#7 – We’ve seen that the quality, consistency and quantity of reviews on the likes of a site like TripAdvisor can really make a huge impact on a hotels web performance – direct traffic grows whilst bookings also increase. Did you have any advice for hotels seeking to improve their TripAdvisor/OTA rankings (without having to surrender a large percentage of their rooms!)
On the OTA side, I wish hotels would be more proactive and dare I say it aggressive when both working with OTA’s and attracting direct bookings. I write regularly on my site and LinkedIn about how hotels should work with OTA’s. I’m not against OTA’s, but I believe hotels need to take a much harder line, both fighting for their own right to control rate and reducing inventor that they hand over. I’m elaborated more below, on #8 about how hotels should use TripAdvisor to increase their rank/position.
#8 – Looking at hotel reputation management, what’s the best way a hotel can deal with a prominent negative review on the likes of TripAdvisor? I’ve often seen 1 star reviews shown as very visible organic search results when carrying out a branded hotel search (first 5 results in Google). Is there any way a hotel can try to bury this type of coverage?
No! It’s never advisable for hotels to try to bury any type of coverage. Most travellers are aware when looking at hotel reviews on TripAdvisor that there will be negative reviews – in fact if there aren’t any, then I get suspicious! All hotels will have had guests that no matter what, will complain or write a bad review. I always advise hotels that as long as negative, or 1 star reviews, do not total more than 3-4% of all reviews, then it’s ok. Also, it’s important to look at the consistently of negative reviews – there may be a theme/trend, which is something I advise hotels about.
#9 – Following on from that, I’ve often seen that when searching for a hotel within Google, the auto-complete feature suggests I search for “hotel name bed bugs”. Obviously this is a bit of a nightmare for that hotel even if it was a very old problem, or perhaps a vicious rumour. Is there anything the hotel could do about this kind of auto-suggested search? I’ve seen hotels engaging in campaigns in a bid to create additional, more positive auto-suggested searches (like hosting an event on their property). Could something like this work in your opinion?
Yes, definitely. Like i said above, trying to ‘bury’ bad news or make them disappear is the worst thing ever. IT’s best to be open, honest and transparent. If a hotel has had issues with bed bugs, food poisoning etc, then I also advise them to try new campaigns, as you suggested hosting an event, or carrying out a refurbishment, new furniture, etc.
#10 – You’ve been vocal recently about the need for hotels (and OTA’s) to be more focused on personalisation during the buyers journey. What kind of thing do you think boutique/independent hotels could look at doing to improve this – is it as simple as having different website content based on the users geographic location? Or showing them different content based on where they likely are in the booking funnel?
For boutique, smaller independent hotels, they sometimes lack the resources to be able to offer different website content based on location and visitors. For them, they need to get to know their hotel and guests – why are they coming? Where are they coming from? How are they booking? Direct or agent? Why? Boutique, independent hotels have the advantage of being more nimble and able to actually call guests – have a conversation on the phone, find out more about them. Then you can use that information to ensure that your website is up to date with content relevant to them and you are advertising or using the channels that they used to book.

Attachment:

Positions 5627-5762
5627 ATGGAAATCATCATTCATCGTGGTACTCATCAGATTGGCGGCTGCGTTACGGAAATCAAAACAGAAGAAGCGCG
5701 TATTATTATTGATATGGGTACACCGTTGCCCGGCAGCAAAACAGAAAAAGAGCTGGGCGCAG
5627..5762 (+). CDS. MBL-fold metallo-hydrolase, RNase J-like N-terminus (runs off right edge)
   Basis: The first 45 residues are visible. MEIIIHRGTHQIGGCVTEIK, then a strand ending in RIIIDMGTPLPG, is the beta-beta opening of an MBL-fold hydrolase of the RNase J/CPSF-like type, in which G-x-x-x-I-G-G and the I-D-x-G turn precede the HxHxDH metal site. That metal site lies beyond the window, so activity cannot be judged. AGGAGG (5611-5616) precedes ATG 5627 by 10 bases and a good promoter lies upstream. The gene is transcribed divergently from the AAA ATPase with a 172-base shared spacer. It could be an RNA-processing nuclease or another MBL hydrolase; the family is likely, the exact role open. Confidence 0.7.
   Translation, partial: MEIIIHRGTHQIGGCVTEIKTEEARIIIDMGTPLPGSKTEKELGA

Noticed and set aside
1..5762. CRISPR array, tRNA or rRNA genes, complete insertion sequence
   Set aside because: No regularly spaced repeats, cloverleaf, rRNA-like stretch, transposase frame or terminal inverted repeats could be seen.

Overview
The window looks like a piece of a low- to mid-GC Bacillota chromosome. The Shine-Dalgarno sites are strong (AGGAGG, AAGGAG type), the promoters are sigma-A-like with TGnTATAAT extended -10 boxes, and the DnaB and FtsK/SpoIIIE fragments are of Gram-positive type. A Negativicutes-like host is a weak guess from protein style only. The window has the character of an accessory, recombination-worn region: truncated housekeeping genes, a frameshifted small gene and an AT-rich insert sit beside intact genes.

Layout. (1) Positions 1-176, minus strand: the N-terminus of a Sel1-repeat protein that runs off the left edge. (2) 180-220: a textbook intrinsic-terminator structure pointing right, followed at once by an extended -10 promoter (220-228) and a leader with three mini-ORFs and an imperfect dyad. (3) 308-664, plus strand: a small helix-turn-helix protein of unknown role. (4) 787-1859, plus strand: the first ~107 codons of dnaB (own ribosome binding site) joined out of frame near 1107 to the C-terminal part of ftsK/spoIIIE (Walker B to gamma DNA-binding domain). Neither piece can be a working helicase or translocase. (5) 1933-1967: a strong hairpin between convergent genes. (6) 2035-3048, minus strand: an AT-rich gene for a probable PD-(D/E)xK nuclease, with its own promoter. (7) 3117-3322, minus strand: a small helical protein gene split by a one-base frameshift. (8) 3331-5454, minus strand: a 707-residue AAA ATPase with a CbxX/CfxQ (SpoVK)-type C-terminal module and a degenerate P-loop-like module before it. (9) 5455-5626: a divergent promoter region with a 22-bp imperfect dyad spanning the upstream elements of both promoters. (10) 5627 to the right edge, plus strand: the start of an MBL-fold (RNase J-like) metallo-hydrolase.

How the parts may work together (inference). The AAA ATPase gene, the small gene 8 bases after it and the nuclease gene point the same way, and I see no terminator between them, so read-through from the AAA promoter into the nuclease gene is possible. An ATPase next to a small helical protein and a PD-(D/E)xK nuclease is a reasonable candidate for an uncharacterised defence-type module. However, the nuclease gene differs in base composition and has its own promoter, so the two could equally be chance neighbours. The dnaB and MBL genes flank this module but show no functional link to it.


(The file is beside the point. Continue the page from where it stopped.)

#11 – Traditionally, PR coverage has meant getting featured offline – in TV shows, newspaper articles, or even radio shows. This has always been pretty tricky to calculate an exact ROI on – obviously a positive appearance for a hotel on a Travel show on TV viewed by millions is likely to have an impact on their revenue (online and offline), it’s just hard to give an exact return on. This is especially true when compared to digital PR where online coverage can be measured quite precisely. Do you think this is still the case – and are there any ways in which you can calculate the return from getting a hotel offline coverage?
Offline PR, for smaller boutique hotels can actually be relatively easier to manage the ROI. Hotels need to be asking every guests “how did you hear about us?” if it’s their first time. I know this can be seem difficult to ask every guest, but as I said above, these hotels have the potential to be more nimble and entrepreneurial to actually ask the guests this. It’s also important to know that building a profile takes time and hotels need to understand that offline coverage, while may be difficult to calculate an exact ROI, it should be viewed in the medium and long term – it’s a long term game and takes time to build a profile and brand. Online coverage can be measured very quickly and precisely, but like offline, it needs consistent work across the long term for a long term ROI / business growth.
#12 – Outside of helping hotels with their PR and marketing efforts, what else are you passionate about? What do you do to switch off from work?
I never switch off! I’m also a full time dad to a 11 month old son, so that keeps me and my partner very busy! I split my time between the UK and Israel (am British married to an Israeli). In Israel, I’m a co-founder of a support group to help new immigrants settle into the country, make friends, find jobs, learn Hebrew and generally support them in their new country. I’m a massive people-person and enjoy helping people be the best they can be – without sounding fuzzy but helping people overcome challenges gives me a warm feeling inside.
Thanks again to David Ryan for taking the time out to answer my often-rambling questions about carrying out PR for hotels. Got any follow-up questions you’d like to put to either myself or David? Anything you don’t agree with, or weren’t clear on? Leave a comment below, or you can also direct them on Twitter to David or myself.
Want to take a look at other interviews with leading professionals working in the search industry for hotels and travel? Just take a look at the Search Marketing for Hotels section.